Essay about Chief Justice Taney and Slavery

1745 Words7 Pages
The Art of Avoidance; Chief Justice Taney and the Question of Slavery

“Their present decision is equivalent to a repeal of law and the making of law. This is not adjudication, it is mere usurpation. It is the substitution of mere arbitrary will in the place of the solemn and responsible functions of an impartial judicature.”[1]

The 1857 Dred Scott decision proved that Chief Justice Roger Taney’s sadistic racism could be eclipsed only by his unbounded arrogance. Using outright lies regarding the intentions of the Framers, he temporarily sacrificed the entire African race, and directed the Supreme Court to move in and illegitimate and supercede the powers vested to Congress by the Constitution. Dred
…show more content…
Scott’s assertion was that he had become a free black as a result of his residency in Illinois, and as such he could legally sue for his freedom in the state of Missouri after his owner, John Sandford, “laid his hands upon said plaintiff, Harriet, Eliza and Lizzie, and imprisoned them, doing in this respect, however, no more than what he might lawfully do if they were of right his slaves at such times”.[3] Scott sought redress in the federal courts as a citizen of the United States, not as an abused slave, an important distinction.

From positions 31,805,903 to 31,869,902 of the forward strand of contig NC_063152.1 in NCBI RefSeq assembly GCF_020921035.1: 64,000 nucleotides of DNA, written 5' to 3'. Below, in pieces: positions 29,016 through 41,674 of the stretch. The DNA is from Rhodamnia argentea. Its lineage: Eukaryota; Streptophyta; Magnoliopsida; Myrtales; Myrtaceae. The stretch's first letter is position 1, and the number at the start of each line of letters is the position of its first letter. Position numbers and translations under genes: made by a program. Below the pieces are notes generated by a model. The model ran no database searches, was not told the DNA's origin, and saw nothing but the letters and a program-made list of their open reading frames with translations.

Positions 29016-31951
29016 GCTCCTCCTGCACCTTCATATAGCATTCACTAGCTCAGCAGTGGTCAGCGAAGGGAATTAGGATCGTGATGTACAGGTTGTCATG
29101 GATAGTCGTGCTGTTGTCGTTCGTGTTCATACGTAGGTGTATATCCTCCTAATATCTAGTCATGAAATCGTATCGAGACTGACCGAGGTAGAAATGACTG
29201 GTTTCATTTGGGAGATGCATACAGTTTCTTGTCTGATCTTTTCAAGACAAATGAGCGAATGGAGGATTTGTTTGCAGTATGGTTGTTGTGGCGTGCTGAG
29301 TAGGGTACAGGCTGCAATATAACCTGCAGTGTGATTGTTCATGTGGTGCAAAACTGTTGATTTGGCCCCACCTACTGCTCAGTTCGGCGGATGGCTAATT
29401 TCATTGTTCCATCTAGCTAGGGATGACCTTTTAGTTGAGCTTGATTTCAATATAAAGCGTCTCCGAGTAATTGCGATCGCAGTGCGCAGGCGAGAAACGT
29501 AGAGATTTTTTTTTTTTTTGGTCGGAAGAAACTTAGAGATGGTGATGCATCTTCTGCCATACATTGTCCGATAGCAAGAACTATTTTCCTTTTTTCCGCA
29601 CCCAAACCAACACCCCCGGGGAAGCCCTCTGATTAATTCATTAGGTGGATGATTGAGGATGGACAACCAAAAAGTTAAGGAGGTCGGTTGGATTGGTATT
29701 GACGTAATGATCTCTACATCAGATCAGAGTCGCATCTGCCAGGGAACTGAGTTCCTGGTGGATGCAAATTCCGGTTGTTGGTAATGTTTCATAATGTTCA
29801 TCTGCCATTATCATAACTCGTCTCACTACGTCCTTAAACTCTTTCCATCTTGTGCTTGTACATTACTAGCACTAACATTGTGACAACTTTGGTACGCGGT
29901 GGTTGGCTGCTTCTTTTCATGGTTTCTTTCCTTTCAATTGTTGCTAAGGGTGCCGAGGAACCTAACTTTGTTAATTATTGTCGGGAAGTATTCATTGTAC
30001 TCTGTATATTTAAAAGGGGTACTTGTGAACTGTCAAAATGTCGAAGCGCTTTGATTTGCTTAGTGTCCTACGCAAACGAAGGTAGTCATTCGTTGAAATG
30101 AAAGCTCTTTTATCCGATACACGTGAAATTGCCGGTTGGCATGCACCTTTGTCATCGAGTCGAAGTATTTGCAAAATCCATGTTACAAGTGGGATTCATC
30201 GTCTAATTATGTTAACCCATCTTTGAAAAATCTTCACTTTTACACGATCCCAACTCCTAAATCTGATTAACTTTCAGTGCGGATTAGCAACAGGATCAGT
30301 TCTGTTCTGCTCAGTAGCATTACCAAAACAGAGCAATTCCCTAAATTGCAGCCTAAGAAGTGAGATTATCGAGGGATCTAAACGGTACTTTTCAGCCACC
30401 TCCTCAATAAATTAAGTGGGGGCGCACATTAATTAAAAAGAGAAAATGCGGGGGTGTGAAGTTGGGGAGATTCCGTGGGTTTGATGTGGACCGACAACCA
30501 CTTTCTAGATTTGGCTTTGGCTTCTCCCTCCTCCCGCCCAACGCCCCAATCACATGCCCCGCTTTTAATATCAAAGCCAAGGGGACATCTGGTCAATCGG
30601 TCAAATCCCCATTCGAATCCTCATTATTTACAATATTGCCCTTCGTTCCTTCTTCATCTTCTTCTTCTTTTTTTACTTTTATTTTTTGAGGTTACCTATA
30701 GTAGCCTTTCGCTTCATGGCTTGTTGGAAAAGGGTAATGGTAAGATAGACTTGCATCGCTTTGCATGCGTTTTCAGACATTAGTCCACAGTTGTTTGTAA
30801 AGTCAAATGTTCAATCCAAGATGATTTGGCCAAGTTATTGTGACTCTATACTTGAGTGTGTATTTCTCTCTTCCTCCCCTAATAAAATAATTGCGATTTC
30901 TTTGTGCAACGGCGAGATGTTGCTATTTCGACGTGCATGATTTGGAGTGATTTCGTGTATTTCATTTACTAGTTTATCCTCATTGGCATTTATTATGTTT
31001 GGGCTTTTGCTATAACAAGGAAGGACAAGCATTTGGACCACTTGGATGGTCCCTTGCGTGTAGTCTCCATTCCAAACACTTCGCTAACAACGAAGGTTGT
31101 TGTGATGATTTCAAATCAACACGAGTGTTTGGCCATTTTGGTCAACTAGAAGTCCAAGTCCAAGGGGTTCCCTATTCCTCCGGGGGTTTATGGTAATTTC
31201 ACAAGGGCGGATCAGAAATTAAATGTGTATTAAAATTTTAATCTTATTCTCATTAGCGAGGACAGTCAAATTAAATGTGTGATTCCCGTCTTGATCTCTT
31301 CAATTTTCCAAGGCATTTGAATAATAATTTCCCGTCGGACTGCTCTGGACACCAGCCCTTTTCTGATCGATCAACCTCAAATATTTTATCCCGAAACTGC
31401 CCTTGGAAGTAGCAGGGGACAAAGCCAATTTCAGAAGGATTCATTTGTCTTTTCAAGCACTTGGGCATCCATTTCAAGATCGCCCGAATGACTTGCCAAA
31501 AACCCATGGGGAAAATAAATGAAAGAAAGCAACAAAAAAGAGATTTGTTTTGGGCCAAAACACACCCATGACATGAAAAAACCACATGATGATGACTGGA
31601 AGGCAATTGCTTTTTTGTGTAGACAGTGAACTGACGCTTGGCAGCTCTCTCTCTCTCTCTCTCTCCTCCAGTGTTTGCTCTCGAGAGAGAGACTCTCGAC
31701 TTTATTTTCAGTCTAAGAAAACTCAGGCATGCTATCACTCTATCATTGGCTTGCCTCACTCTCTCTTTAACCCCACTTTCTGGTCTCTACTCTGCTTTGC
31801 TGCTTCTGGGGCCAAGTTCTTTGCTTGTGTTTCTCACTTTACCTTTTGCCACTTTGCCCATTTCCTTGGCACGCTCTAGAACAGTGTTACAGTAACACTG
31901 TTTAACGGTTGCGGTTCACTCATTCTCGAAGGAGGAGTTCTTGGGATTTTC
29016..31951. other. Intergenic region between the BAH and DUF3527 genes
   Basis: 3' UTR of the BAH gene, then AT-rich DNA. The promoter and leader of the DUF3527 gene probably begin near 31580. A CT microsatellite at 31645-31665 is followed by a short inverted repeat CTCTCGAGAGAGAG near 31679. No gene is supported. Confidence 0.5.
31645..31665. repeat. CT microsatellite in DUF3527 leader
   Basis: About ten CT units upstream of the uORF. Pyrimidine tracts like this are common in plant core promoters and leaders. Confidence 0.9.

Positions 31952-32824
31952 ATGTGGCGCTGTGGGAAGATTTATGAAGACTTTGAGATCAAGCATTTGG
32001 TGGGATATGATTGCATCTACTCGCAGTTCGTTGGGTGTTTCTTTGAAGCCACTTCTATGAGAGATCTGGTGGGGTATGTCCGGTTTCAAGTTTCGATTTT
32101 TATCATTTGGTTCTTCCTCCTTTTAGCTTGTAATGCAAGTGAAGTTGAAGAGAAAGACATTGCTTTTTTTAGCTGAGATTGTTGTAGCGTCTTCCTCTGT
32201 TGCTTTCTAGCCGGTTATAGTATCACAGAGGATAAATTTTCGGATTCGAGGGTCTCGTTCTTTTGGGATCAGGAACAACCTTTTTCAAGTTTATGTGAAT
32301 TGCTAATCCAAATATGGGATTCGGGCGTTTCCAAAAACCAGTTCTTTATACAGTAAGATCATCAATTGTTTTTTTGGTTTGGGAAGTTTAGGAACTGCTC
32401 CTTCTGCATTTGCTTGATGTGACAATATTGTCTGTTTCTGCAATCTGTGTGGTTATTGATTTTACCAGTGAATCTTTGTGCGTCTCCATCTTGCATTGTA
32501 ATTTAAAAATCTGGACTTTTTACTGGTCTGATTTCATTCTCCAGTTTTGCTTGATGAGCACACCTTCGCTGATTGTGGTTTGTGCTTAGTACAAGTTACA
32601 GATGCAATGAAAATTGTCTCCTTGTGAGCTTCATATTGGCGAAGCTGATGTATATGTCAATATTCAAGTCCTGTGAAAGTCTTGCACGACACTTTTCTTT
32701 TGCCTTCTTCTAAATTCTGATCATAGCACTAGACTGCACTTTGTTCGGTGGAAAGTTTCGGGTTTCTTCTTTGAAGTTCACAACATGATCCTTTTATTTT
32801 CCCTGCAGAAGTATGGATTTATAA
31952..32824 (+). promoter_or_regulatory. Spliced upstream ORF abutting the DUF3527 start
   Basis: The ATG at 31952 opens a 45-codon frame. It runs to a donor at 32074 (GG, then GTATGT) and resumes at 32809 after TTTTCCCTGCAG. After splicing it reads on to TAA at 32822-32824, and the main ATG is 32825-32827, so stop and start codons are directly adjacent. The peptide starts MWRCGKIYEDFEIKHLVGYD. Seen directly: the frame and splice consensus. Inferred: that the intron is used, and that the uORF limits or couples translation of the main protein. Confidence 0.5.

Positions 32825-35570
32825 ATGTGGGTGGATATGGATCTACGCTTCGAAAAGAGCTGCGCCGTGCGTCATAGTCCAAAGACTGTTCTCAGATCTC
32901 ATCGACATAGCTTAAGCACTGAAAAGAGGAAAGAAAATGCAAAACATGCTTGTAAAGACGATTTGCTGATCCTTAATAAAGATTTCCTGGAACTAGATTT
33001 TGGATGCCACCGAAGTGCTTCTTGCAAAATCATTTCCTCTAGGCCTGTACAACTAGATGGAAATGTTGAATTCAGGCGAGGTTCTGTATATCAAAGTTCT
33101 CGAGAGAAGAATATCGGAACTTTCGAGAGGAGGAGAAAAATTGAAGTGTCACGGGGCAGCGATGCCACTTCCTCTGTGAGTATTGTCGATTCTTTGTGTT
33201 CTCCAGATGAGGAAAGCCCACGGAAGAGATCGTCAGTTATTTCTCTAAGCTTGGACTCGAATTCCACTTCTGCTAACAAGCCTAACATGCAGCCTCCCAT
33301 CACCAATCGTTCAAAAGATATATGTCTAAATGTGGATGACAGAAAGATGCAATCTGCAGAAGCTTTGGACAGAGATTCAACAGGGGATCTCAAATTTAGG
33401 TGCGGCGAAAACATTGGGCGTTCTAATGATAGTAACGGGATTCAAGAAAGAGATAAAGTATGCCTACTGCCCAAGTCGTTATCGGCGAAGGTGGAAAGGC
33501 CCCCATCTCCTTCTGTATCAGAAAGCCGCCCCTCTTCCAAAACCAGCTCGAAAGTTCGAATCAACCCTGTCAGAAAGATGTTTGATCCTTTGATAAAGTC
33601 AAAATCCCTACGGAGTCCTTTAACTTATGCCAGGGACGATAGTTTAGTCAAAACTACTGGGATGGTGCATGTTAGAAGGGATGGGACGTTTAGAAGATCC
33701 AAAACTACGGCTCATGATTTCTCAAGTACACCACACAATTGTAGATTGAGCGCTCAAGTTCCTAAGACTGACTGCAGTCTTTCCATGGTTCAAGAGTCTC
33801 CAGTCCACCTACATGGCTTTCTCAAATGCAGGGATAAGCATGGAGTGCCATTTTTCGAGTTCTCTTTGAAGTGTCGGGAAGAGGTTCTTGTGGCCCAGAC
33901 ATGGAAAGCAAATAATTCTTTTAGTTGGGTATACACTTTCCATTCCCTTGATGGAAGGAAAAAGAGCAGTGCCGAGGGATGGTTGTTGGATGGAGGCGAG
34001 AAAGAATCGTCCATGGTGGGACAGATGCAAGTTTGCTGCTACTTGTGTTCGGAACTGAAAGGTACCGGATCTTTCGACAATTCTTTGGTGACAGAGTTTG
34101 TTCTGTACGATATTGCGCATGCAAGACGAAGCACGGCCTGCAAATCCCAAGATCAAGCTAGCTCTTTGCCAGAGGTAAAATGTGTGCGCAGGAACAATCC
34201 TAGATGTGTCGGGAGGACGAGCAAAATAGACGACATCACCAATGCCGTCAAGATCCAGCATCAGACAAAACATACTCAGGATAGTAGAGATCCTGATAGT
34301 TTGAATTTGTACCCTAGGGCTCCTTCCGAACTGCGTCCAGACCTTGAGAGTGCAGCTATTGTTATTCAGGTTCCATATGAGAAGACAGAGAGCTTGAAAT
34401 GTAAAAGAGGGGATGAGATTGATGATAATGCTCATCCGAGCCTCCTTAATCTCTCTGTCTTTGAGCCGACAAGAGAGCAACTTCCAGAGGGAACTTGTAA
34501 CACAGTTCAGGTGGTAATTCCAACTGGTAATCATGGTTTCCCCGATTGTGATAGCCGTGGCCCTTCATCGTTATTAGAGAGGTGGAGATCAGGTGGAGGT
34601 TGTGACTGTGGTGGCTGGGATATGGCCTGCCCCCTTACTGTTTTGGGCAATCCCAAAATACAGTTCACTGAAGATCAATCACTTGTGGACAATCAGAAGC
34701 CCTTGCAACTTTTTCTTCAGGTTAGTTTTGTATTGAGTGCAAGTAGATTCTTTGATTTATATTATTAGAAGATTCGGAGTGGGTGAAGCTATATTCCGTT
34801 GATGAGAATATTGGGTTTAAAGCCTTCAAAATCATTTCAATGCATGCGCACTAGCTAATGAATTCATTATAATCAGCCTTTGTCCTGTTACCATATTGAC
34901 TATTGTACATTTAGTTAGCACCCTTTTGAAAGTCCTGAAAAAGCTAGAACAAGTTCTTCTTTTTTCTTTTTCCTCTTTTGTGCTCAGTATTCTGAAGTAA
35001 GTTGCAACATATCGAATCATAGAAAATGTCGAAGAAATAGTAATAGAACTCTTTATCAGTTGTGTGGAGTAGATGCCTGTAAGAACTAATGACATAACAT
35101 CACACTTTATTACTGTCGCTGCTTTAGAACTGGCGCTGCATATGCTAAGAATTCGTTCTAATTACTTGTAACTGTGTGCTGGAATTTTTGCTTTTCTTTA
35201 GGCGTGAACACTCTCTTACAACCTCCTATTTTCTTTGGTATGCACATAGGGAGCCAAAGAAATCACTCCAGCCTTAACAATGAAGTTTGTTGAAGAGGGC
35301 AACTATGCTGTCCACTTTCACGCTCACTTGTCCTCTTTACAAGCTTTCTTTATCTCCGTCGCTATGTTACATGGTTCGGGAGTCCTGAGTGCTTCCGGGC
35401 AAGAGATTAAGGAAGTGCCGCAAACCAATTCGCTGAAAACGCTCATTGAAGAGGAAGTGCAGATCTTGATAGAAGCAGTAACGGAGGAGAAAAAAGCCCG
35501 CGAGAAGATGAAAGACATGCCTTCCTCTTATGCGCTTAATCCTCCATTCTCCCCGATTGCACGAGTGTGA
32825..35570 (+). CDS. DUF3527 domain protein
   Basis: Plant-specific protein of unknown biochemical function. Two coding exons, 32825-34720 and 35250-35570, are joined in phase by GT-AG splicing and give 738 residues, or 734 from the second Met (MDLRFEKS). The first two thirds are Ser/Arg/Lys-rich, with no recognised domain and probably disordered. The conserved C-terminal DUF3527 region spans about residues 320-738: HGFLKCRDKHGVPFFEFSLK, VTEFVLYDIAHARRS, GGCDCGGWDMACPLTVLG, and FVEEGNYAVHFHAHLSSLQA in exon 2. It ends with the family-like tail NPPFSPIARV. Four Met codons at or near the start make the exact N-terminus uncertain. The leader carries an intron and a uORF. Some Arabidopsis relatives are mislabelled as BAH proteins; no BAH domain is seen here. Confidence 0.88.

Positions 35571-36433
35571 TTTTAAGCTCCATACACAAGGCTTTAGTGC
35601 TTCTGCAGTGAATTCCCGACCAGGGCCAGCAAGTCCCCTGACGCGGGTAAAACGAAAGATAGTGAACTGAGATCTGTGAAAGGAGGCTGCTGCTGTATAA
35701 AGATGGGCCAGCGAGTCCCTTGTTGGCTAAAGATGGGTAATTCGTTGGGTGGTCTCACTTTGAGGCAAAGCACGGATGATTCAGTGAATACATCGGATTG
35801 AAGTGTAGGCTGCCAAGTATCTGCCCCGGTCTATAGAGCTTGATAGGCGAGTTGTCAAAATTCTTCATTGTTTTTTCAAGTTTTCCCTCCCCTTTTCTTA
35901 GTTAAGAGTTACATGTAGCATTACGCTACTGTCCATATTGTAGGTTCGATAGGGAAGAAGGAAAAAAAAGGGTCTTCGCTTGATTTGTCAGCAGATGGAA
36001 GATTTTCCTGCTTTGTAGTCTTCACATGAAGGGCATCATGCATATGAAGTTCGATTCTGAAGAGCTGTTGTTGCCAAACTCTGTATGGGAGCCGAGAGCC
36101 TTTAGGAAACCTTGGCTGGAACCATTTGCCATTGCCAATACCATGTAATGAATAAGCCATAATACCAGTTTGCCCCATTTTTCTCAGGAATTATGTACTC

According to the Constitution, only a citizen, as defined by the aforementioned document, could seek an audience with the federal court, but a slave was not considered a citizen, but property. Yet in an almost complete contradiction to himself on over question of the term citizen, Taney stated, “Undoubtedly, a person may be a citizen, that is, a member of the community who form the sovereignty, although he exercises no share of the political power, and is incapacitated from holding particular office.”,[4] citing the limited status of minors and women. If having no political voice, no ability to hold power, or property, and living a marginalized existence were consistent with the definition of citizen, as was held and put forth by the framers of the

More about Essay about Chief Justice Taney and Slavery

Get Access